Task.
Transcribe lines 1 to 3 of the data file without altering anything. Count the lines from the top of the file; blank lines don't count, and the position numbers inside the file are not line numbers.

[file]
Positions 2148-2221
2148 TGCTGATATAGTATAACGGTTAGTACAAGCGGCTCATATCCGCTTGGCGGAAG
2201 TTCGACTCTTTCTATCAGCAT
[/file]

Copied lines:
Positions 2148-2221
2148 TGCTGATATAGTATAACGGTTAGTACAAGCGGCTCATATCCGCTTGGCGGAAG
2201 TTCGACTCTTTCTATCAGCAT